Teaching Partners Program

This page provides information about the program and tells you how to join the Teaching Partners group.


The Teaching Partners Program is designed to:

  • Encourage the development and exchange of successful and novel teaching practices at UWF.
  • Fulfill UWF’s strategic priority to foster student learning and development to include the knowledge, skills, and dispositions that optimize students' prospects for personal and professional success.
  • Facilitate peer reviews of teaching.
  • Supplement departmental mentoring programs.
  • Provide a mechanism for creating a teaching mentor component for faculty who wish to develop a mutual mentoring team.

Program Participation

Faculty who are interested in participating should attend the Teaching Partners Peer Observation Workshop, held every September, (see CUTLA workshop calendar for date, time and location) to learn about the program and how to do a class observation, meet current and former participants and identify a teaching partner. 

For more information about connecting with a Teaching Partner, please call or email Lori Glaze at 473-7435 or lglaze@uwf.edu

Teaching Partners Program Description (PDF)

How to Find a Good Teaching Partner

Identify your needs and questions about teaching. If your questions focus on the content of your discipline, (Are my courses appropriately challenging? Is the pace of the class appropriate for students at this level?) then you should seek a teaching mentor from your discipline. 

However, if you want to discuss teaching strategies and issues of classroom management, a good mentor might be found in any discipline. A teaching mentor from a discipline other than your own can be an effective Teaching Partner because out-of-discipline faculty must focus on issues such as instructional strategies and establishing classroom rapport rather than content. An out-of-field mentor can more easily provide you with feedback about whether your explanations of content are understandable to a non-expert in the discipline.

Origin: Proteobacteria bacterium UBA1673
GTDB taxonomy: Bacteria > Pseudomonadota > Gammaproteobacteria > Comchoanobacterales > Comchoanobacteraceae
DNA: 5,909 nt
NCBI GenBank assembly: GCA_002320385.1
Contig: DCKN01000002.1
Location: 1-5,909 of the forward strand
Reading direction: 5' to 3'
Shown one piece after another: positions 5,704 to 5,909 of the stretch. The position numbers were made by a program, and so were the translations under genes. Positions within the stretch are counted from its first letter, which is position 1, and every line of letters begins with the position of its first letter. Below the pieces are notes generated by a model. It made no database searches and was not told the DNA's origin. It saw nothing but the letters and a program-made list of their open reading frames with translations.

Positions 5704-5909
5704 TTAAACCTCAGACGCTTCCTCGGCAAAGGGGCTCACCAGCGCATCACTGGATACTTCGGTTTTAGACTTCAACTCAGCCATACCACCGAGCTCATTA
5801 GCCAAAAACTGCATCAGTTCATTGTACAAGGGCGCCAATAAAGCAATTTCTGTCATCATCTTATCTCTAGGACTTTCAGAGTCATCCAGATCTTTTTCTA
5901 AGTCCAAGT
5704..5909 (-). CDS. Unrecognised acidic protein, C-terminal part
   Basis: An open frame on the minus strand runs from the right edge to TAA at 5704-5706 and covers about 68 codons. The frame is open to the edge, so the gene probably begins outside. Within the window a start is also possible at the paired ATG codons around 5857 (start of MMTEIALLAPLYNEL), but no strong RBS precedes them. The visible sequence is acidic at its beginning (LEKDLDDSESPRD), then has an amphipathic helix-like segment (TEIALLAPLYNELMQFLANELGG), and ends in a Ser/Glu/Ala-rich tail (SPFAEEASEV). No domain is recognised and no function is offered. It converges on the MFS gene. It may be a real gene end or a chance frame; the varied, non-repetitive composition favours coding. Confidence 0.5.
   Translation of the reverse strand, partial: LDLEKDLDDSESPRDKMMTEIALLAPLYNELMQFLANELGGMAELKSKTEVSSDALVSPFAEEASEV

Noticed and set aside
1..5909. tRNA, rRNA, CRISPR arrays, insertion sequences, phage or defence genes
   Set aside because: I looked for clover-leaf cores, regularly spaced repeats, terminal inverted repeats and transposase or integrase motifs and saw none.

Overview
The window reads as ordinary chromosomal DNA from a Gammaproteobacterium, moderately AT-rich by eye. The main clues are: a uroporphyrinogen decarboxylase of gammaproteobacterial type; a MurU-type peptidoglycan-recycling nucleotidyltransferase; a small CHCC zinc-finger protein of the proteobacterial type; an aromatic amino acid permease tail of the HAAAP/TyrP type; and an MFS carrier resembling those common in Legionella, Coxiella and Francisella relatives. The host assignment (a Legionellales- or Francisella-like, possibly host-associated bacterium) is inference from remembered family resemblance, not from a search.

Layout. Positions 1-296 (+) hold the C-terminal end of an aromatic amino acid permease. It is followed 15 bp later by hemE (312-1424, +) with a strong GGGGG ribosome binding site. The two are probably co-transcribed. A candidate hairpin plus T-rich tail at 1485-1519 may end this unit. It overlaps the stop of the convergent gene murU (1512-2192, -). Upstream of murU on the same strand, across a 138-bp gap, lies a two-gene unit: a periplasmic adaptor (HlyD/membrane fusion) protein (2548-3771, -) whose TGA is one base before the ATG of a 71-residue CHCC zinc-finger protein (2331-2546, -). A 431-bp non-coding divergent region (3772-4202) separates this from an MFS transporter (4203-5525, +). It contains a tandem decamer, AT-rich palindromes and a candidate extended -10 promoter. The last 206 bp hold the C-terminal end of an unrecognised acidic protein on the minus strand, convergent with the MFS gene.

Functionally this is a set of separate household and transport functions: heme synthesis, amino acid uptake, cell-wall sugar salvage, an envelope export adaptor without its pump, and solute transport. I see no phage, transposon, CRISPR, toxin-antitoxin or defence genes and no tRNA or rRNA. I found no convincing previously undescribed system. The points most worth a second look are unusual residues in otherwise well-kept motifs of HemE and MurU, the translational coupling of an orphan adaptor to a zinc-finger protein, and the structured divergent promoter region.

Seek a Teaching Partner with experience in the types of teaching strategies you want to discuss: engaging students in an online course, facilitating discussion in small classes, engaging students in large classes, managing projects in laboratory classes, or contrasts between undergraduate and graduate teaching.

Classroom Observation Process

The program will run through the fall and spring semesters. At the beginning of the fall semester, each participant will identify another faculty member as a peer mentor based on shared teaching interests and goals. During the semester, faculty partners will visit each other’s face-to-face or online classes to learn about and review their teaching practices. Faculty should visit each other’s classes at least once, but many Teaching Partners schedule additional visits. Effective classroom observations generally follow the following three-step process: 

  1. Pre-Visit Meeting

    Setting up a meeting prior to the classroom visit is critical to the success of the observation process. The purpose of this meeting is for the observer to get familiar with the class, students, teacher’s goals, context, and expectations for the classroom visit. The teaching partners also determine the logistics (e.g., where will the observer sit, will the observer be introduced, etc.) for the classroom visit. The observer may complete the Pre-Observation Discussion Form, which is available from the Teaching Partners web site, during this meeting. In addition, the observer and instructor should agree upon the most appropriate feedback and evaluation instruments for their classroom visits, or adapt one of the forms to suit their needs. Several forms are provided on the web site, including open-ended feedback and scaled evaluation forms.

  2. Classroom visit 

    The classroom visit should occur as planned between the observer and teacher, and the logistics for the visit should be determined in advance. The visit will depend on the nature of the class, e.g., face-to-face class, lab, online class, etc. For online classes, the observer may visit one of the instructor’s synchronous sessions (e.g., sessions conducted using Elluminate). The observer may complete one of the Classroom Observation Forms available on the Teaching Partners web site, to collect feedback during the visit. The agreed upon instruments should be used for the classroom observation. 

  3. Follow-up meeting

    This meeting should be scheduled within a week of the classroom visit, and the observer may complete a Classroom Observation Report prior to this meeting. Several formats for this report are available on the web site. Faculty should select the format that is most appropriate for their visit. As a formative evaluation of teaching, the follow-up discussion between the teaching partners should provide reflective insights about the classroom observation. The meeting provides an opportunity for partners to discuss the observer’s feedback, instructor’s comments, and impact on student learning. Ideally, feedback should focus on positive teaching achievements, as well as identify areas for reflection or further development. Partners can share what they learned from the process, how the teaching practices can be improved, and, if applicable, how they can be adapted for use by the observer.